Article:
The pound plummeted on Tuesday as the latest UK PMIs printed well below expectations.
We’ve selected some often-overlooked cities that offer just as much, if not more, as better-known cities that many expats choose to live in.
Valencia, Spain – a peaceful alternative to Spain’s major citiesA recent list put together by InterNations, revealed that Valencia, one of Spain’s most stunning port cities, was the best city to move to for expats seeking a city lifestyle. 15,000 respondents concluded that the city’s vibrant local life, sustainable environment, and quality of living was top notch.
The study revealed that expats were happy with Valencia’s healthcare system and “plentiful leisure options and great weather”.
According to the Valencia City Hall Statistics Office, in 2019 there were over 100,000 thousand non-Spanish nationals in the city of Valencia, making up about 13% of the metropolitan population. So, it’s little wonder why this topped InterNations’ list – it seems to be a favourite with expats.
But why isn’t this shouted from the rooftops? It seems Valencia gets eclipsed by more famous and well-known Spanish cities – Barcelona and Madrid.
One of the major perks of living in Valencia, according to Globexs, is the peace and quiet compared to the busy, hustle-and-bustle of more major cities.
“Traffic jams are very rare, the cycle paths are excellent, and the weather is perfect for cycling.” Globexs reports. “This creates a city centre with a nice quiet feeling. Around the large squares there is a nice buzz of conversations without the constant beggars and drunks like in the Ramblas of Barcelona.”
Lisbon, Portugal – a higher quality of life with a great sense of communityPortugal’s capital Lisbon is growing in popularity among expats. It has always tended to fall off many expat’s radar in the past but that is all set to change as the city is benefiting from an economic revival and its creative start-up scene.
Growing interest in Lisbon owes itself largely to the quality-of-life indices which are improving all the time, making it worth including in a list of under-the-radar destinations.
Also, if you’re thinking of moving on a budget, the cost of living is comparatively low, especially if you’ve been looking – or living – at northern European prices.
A quick look of a cost of living overview will give you a sense of just how much money you could save. For instance, a 3-bedroom apartment in the city centre would cost around €1,491 while basic utilities average around €113.
Marek, a regular blogger at IndieTraveller, celebrates Lisbon, contrasting it to his previous life in London: “Lisbon is big enough to have all the big city things, but still small enough to have a great sense of community. I lived in London before which I came to really dislike mostly due to its sheer size, but in Lisbon you can easily reach most places within 30 minutes and will often bump into people you know by accident.”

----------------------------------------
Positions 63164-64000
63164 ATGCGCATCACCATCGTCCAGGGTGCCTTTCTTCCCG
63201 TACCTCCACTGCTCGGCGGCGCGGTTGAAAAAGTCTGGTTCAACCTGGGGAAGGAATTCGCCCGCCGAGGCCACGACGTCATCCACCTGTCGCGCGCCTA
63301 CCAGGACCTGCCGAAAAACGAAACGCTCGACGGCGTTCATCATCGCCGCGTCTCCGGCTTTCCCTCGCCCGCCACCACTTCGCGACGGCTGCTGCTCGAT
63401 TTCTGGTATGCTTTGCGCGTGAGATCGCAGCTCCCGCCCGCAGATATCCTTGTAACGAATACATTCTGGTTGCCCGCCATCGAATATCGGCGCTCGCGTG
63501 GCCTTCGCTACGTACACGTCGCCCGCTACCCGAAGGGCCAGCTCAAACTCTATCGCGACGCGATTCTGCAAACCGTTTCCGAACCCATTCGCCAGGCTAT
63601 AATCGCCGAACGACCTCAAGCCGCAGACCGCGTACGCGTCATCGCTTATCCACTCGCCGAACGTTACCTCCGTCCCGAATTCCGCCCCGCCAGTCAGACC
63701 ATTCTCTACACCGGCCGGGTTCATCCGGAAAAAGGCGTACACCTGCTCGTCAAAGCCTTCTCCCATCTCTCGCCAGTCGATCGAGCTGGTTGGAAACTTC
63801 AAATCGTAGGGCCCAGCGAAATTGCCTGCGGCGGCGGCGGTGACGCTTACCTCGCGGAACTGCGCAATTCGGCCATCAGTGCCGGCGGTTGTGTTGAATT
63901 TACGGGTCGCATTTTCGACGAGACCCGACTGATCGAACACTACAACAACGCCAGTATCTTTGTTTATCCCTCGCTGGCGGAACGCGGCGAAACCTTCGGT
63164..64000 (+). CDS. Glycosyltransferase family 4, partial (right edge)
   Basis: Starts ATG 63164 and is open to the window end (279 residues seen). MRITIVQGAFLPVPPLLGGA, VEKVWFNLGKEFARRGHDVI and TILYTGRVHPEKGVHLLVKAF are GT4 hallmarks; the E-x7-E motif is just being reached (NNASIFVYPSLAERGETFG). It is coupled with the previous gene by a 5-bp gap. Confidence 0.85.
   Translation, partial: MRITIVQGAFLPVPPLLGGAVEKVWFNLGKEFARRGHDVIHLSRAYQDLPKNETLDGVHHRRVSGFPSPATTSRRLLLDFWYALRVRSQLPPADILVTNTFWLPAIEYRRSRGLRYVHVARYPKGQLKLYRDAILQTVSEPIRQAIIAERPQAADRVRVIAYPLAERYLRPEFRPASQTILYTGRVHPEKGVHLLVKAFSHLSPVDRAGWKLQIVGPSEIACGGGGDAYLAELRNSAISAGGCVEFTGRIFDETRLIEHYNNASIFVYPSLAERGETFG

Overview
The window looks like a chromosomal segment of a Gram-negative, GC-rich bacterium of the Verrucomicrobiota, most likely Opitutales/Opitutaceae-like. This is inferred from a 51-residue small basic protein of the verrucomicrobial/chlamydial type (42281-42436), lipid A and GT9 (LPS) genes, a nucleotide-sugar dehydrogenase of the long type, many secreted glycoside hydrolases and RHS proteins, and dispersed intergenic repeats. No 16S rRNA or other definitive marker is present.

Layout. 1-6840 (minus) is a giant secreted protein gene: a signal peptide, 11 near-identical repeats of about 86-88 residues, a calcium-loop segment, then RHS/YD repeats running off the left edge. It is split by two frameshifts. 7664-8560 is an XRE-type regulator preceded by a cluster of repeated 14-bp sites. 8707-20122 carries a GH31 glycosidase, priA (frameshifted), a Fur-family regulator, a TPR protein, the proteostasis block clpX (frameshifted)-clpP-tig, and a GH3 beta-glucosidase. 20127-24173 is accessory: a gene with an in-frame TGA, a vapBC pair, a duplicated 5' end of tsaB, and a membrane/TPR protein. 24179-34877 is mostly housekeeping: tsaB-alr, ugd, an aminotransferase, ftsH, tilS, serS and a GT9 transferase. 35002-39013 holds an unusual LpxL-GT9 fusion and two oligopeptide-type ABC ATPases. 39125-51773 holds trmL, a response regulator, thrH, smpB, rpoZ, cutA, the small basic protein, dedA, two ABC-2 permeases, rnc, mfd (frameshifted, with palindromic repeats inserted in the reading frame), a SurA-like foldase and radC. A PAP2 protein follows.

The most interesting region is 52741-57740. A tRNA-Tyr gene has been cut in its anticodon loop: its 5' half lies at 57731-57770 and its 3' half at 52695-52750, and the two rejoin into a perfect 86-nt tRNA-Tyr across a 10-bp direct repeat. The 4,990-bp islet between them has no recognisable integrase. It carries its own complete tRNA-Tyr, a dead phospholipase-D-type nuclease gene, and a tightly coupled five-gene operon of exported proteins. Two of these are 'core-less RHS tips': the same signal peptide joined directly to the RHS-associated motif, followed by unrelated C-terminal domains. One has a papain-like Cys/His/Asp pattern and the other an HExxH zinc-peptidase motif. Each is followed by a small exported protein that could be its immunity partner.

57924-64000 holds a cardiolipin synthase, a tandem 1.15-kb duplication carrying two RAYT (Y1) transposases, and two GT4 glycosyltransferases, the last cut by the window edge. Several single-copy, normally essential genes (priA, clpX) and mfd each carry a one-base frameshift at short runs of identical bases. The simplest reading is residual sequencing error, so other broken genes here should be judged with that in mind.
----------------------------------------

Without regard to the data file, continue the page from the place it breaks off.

So, if you’re looking for a place on a budget and want a suitably urban yet not overwhelming place to live – like London or some of Europe’s larger cities – Lisbon might be exactly what you’ve been looking for.
Johannesburg, South Africa – a perfect climate with job opportunities galoreSouth Africa’s largest city is sometimes overlooked as an expat city. However, its green, attractive expanses and great work-life balance makes it one of the most balanced and charming cities on this list.
Again, like many in this list, it has a great mix of cultures and languages – but the added benefit is that English is widely spoken.
Also, if you’re looking to work abroad, there are plenty of opportunities in South Africa.
Although there’s a high level of unemployment in the nation, there are also major skill shortages as local professionals emigrate to seek opportunities elsewhere. This means that any foreign workers will benefit should they have the right attributes.
If you’re looking for a relaxed way of life in an emerging and growing economy, then South Africa’s Johannesburg might be just what you’re looking for. The climate, too, is near-perfect, not too hot and an abundance of sunshine.
Vilnius, Lithuania – a city “surrounded by living forests”The Baltic is often left out of lists of expat locations, even though Lithuania’s booming tourism industry, and the capital city Vilnius, are rapidly growing. The nation’s history is immediately noticeable in Lithuania’s capital – its bewitching and extraordinary architecture sits alongside its bustling, almost 24/7 café culture.
Vilnius has the feel of a large town, and it’s neatly split into two. There’s the old city, easily accessible on foot, and the bigger street - Gedimino Prospekt – which is never overly busy like many other towns or cities in central Europe. Also, there’s always something to do or see both day and night; the whole city seems to function 24/7.
Brendan, an expat living in Vilnius, formerly from the Republic of Ireland, described what he likes so much about Vilnius:
“I adore the fact the city is surrounded by living forests. From my home, I can be watching eagles, wild boar, foxes, pine martens, and deer within thirty minutes of leaving the house. In fact, on occasions, I’ve even had wild boar, fox, squirrels, and a huge array of birdlife visiting my garden, in the city centre.”
This captures the spirit of much of Lithuania – it is so green and full of wildlife. Additionally, it is relatively sparsely populated, making Vilnius – despite being a capital city – feel more like a town situated among rolling hills of fields and forest.
If you’re looking for somewhere peaceful, affordable, and promising, Vilnius is an excellent choice. Often below the radar, this Baltic gem offers a mixture of history and urban nightlife.
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